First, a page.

An instructor’s ability to adapt skills for different needs is at the heart of teaching. This is particularly important in strength training and conditioning. Through my own teaching experience, I have outlined several ways to modify or intensify a movement. Since some instructors use different terminology, I'll first define some terms.
To modify a movement is to make it more accessible. This is important for helping students find success with new skills and exercises. The concept of scaffolding fits in this category.
To intensify a movement is to make it more challenging. This is key to overcoming plateaus in training and hitting new strength goals.
Each item in this list can used to either modify (make easier) or intensify (make harder) a movement.
I'm sure there are other ways to modify movement, so I'd love to hear from you. What ways have you tried to modify or challenge movements for yourself or your students? Leave a comment below and let us know!
Julianna Hane traded life on a cotton farm to become a dancer and aerialist. She holds an MFA in Modern Dance, and is a Certified Laban Movement Analyst and Pilates Instructor. Julianna is also the Director of Training at Born to Fly Teacher Programs and Support, and wrote the Aerial Teacher's Handbook.
You may have virtually met Elizabeth Stich via the Remote Teacher Assessment Program (RTAP). She is on of our video feedback reviewers for the certificate program. We are excited to announce that Elizabeth will be assisting Julianna Hane with Aerial Silks 1 and Rope 1 Teacher Trainings this summer in Castle Rock, CO!
Q: What is your current role in the field (i.e. teacher, studio owner, etc.), and in what city are you based?
I am currently an Assistant Professor of Dance at Dixie State University in southern Utah, but my aerial home for many years has been as an instructor at Aerial Arts of Utah in Salt Lake City. I am also a mentor with Born to Fly Teacher Programs and Support, primarily reviewing video submissions from teacher trainees completing the Remote Teacher Assessment Program (RTAP) requirement for certification.
Q: When did you start training in the aerial arts?
My first experience with aerial arts was as a dancer in college at the University of Georgia. I had the opportunity to work with Elsie Smith (before there was NECCA) on aerial fabrics, but I was by no means a natural! It wasn’t until I relocated to the arid climate of Utah for graduate school and began collaborating with Julianna Hane that my aerial training took off.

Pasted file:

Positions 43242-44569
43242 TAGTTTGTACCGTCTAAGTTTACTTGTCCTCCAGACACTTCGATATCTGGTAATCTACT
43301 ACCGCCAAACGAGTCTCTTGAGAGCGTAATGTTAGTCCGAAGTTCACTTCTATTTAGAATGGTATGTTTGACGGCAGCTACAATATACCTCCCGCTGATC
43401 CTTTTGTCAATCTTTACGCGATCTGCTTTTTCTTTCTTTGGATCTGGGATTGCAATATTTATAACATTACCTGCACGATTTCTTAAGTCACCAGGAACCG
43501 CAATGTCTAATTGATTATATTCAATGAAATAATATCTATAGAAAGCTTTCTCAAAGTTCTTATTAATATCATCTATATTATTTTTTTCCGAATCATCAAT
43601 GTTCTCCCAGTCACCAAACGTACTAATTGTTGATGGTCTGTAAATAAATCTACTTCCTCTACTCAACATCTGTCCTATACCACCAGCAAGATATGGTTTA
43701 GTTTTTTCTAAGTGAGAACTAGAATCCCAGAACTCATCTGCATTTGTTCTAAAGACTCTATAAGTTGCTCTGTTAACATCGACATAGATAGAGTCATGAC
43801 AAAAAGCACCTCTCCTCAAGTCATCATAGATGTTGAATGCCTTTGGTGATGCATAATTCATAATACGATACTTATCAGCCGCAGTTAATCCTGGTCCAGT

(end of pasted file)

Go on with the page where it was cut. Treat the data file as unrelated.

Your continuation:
Q: What motivated you to start aerial training?
I was cast in a dance that used aerial fabrics in the choreography. I was grateful for the opportunity, but I had no choice in the matter. It was sink or swim!
Q: What keeps you going today?
These days I love exploring the relationship between aerial arts and dance. As a teacher, choreographer, and performer, each of these roles feeds the other and I try to follow my curiosity to make connections between disciplines.
Q: How has your teaching evolved from when you first began?
In the beginning, I knew how to keep my students safe, but I was limited in the material I had to offer and in the tools I knew to promote greater student success. My teaching has evolved to include more lateral skill development, progressions, and creative exercises to keep recreational students engaged in the aerial arts as a lifetime practice.
Q: What are your primary interests as an instructor/teacher trainer?
My main aerial skill areas are fabric, rope, and static trapeze. I am definitely a technician and love to analyze movement through an anatomical lens, but I also try to honor my dance roots with lots of creative play.
Q: If you could choose just one thing, what would you like for people to know about teaching in the aerial arts?
Being an aerial teacher can be a fulfilling lifelong career, but it helps to approach it like a marathon, not a sprint. Whenever I get the feeling that I am falling behind because I’m not doing “the latest cool trick” that you see online, I remind myself that I have something unique to offer my students and I spend my time investigating that.
Our authors include our Master Teacher Trainers as well as Born to Fly™ Certified Teachers.